Hospitalacquiredinfections 121216105351-phpapp02

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Hospitalacquiredinfections 121216105351-phpapp02

  1. 1. HOSPITAL ACQUIRED INFECTIONS Aarti Sareen MSPT Honours I Roll No. 8
  2. 2. Hospital acquired infection is also called Nosocomial infection or Healthcare-associated infections. "nosus" = disease "komeion" = to take care of Nosocomial infections can be defined as infection acquired by the person in the hospital, manifestation of which may occur during hospitalization or after discharge from hospital. The person may be a patient, members of the hospital staff and/ or visitors.
  3. 3. EPIDEMIOLOGICAL INTERACTION HOST FACTORS Suppresed immune system due to Age, Poor nutritional status, severity of underlying disease, complicated diagnostic & therapeutic procedure,therapeutic, THE AGENT Varieties of organisms Institutional and human Reservoirs & their virulence THE ENVIRNOMNET Everything that surrounds the patient in the hospital is his environment. Other patients Hospital staff and visitors Eatables Dust and other contaminated articles NCI
  4. 4. Endogenous/direct: Caused by the organisms that are present as part of normal flora of the patient Exogenous/indirect Caused by organisms acquiring by exposure to hospital personnel, medical devices or hospital environment, cross- infection from medical personnel • hospital environment- inanimate objects – air – dust – IV fluids & catheters – washbowls – bedpans – endoscopes – ventilators & respiratory equipment – water, disinfectants etc SOURCE OF INFECTION
  5. 5. EXOGENOUS INFECTION SITES
  6. 6. The Inanimate Environment Can Facilitate Transmission ~ Contaminated surfaces increase cross-transmission ~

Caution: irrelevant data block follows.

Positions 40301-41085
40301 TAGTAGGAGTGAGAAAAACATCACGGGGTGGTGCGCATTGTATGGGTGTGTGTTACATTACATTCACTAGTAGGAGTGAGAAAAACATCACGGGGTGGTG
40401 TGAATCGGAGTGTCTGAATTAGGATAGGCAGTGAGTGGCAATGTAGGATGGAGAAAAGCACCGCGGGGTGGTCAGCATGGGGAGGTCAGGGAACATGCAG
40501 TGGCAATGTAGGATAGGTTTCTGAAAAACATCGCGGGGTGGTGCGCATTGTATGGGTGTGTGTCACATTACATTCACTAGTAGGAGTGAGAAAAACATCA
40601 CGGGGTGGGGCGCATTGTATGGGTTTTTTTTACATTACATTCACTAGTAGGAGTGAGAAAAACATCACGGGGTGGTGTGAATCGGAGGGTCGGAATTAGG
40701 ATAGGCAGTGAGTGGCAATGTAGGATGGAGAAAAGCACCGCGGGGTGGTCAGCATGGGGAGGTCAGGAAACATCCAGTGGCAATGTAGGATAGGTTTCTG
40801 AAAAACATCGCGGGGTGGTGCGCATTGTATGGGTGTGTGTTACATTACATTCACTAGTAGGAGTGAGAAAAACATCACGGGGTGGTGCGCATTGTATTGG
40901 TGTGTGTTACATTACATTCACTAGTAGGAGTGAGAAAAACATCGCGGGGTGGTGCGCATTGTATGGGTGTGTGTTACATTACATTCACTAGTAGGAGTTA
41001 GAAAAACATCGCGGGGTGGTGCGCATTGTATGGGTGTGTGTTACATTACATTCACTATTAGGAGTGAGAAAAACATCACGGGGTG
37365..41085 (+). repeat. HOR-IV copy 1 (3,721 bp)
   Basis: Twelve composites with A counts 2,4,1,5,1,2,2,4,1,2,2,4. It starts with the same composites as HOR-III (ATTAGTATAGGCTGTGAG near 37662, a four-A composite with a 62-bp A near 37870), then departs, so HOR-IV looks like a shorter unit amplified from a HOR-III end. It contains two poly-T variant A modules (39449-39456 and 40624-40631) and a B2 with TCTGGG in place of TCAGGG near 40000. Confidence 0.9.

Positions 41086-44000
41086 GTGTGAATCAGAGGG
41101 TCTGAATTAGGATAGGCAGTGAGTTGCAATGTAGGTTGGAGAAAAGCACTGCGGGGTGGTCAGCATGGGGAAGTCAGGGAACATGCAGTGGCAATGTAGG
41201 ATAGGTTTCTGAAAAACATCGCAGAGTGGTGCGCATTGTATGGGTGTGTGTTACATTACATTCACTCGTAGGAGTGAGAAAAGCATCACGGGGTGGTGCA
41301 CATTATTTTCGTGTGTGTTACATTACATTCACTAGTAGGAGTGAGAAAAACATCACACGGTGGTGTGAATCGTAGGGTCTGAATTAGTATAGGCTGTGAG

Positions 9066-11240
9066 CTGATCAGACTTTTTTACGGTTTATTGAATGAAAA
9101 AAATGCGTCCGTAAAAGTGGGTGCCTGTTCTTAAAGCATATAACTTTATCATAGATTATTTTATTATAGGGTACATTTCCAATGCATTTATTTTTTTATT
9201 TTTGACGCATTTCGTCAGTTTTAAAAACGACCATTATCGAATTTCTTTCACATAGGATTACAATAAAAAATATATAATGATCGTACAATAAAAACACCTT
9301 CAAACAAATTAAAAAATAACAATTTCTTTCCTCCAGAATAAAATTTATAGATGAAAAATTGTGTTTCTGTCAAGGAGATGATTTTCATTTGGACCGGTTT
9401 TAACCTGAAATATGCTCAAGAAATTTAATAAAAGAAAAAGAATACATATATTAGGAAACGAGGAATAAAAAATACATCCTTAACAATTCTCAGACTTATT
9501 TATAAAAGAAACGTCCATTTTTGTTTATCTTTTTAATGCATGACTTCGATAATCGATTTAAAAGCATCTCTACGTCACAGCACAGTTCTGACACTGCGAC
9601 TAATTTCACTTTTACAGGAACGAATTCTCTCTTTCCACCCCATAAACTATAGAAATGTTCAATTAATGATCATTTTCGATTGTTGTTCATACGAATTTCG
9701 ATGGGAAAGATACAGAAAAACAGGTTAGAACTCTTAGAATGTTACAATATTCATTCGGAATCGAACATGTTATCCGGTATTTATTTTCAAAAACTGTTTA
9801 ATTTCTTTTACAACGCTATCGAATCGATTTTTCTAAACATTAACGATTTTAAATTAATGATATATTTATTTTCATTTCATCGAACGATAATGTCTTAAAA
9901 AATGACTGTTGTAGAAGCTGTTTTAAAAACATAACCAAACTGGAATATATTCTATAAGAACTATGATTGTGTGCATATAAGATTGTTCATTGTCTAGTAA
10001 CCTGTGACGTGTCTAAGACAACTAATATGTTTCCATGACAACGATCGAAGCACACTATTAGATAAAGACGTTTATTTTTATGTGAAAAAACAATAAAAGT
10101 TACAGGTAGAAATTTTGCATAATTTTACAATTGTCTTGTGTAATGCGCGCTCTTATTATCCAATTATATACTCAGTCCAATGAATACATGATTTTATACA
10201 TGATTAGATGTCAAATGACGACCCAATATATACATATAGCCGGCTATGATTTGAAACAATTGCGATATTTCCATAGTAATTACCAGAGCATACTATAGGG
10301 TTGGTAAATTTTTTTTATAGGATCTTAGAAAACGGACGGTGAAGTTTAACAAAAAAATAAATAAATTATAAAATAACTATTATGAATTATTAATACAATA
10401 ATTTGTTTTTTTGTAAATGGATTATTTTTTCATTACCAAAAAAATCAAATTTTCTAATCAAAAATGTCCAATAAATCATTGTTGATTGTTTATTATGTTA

7. 7. Exogenours Pathogens
  8. 8. • Mid-1980’s – Enterobacteriaceae – S. aureus – P. aeruginosa • Mid-1990’s – Decline in Enterobacteriaceae – Increase in gram- positive cocci – Emergence of fungi – Recognition of viruses Nosocomial Infections: Changing Microbiology
  9. 9. Viruses Bacteria Fungi Parasites All microorganisms can cause nosocomial infections
  10. 10. Gram +ve Staphylococcus aureus Staphylococcus epidermidis Gram -ve Enterobacteriaceae Pseudomonas aeruginosa Acinetobacter baumanni Mycobacterium tuberculosis BACTERIA
  11. 11. Pseudomonas aeruginosa Enterococcus Coag-neg staphylococcl E-coli Staphylococcus aureus Other COMMON BACTERIAL AGENTS (9%) (10%) (11%) (12%) (13%) (45%)
  12. 12. Viruses ◦ Blood borne infections : HBV, HCV, HIV ◦ Others: rubella, varicella, SARS Fungi ◦ Candida ◦ Aspergillus
  13. 13. – Urinary tract infections (UTI) – Surgical wound infections (SWI) – Lower respiratory infections – Traumatic wounds and burns infections – Primary bacteraemia – Gastrointestinal tract – Central nervous system TYPES OF INFECTIONS
  14. 14. Major Types of Nosocomial Infections 0 5 10 15 20 25 30 35 Overall ICU UTI Pneumonia SWI Bloodstream Other Richards, MJ. 1999. Crit Care Med 27; 887.
  15. 15. Mode of trasmission Contact/hand borne (most common) Aerial route or air borne Oral route Parenteral route Vector borne
  16. 16. Direct (physical contact) – Hands & clothing – Droplet contact followed by autoinoculation – Clinical equipment Indirect via contaminated articles – Bedpans, – bowls, jugs, – Instruments like needles, – dressings, – contaminated gloves,etc. 1. Contact (most common)
  17. 17. 2. Airborne Transmission – Droplet respiratory secretions on surfaces – Inhalation of infectious particles e.g. (TB, Varicella) 3. Oral route 4. Parenteral route 5. Vector borne: through mosquitoes, flies, rats
  18. 18. Pathogens transmission
  19. 19. The hands are the most important vehicle of transmission of HCAI
  20. 20. Why Don’t Staff Wash their Hands (Compliance estimated at less than 50%)
  21. 21. Why Not? • Skin irritation • Inaccessible hand washing facilities • Wearing gloves • Too busy • Lack of appropriate staff • Being a physician (“Improving Compliance with Hand Hygiene in Hospitals” Didier Pittet. Infection Control and Hospital Epidemiology. Vol. 21 No. 6 Page 381)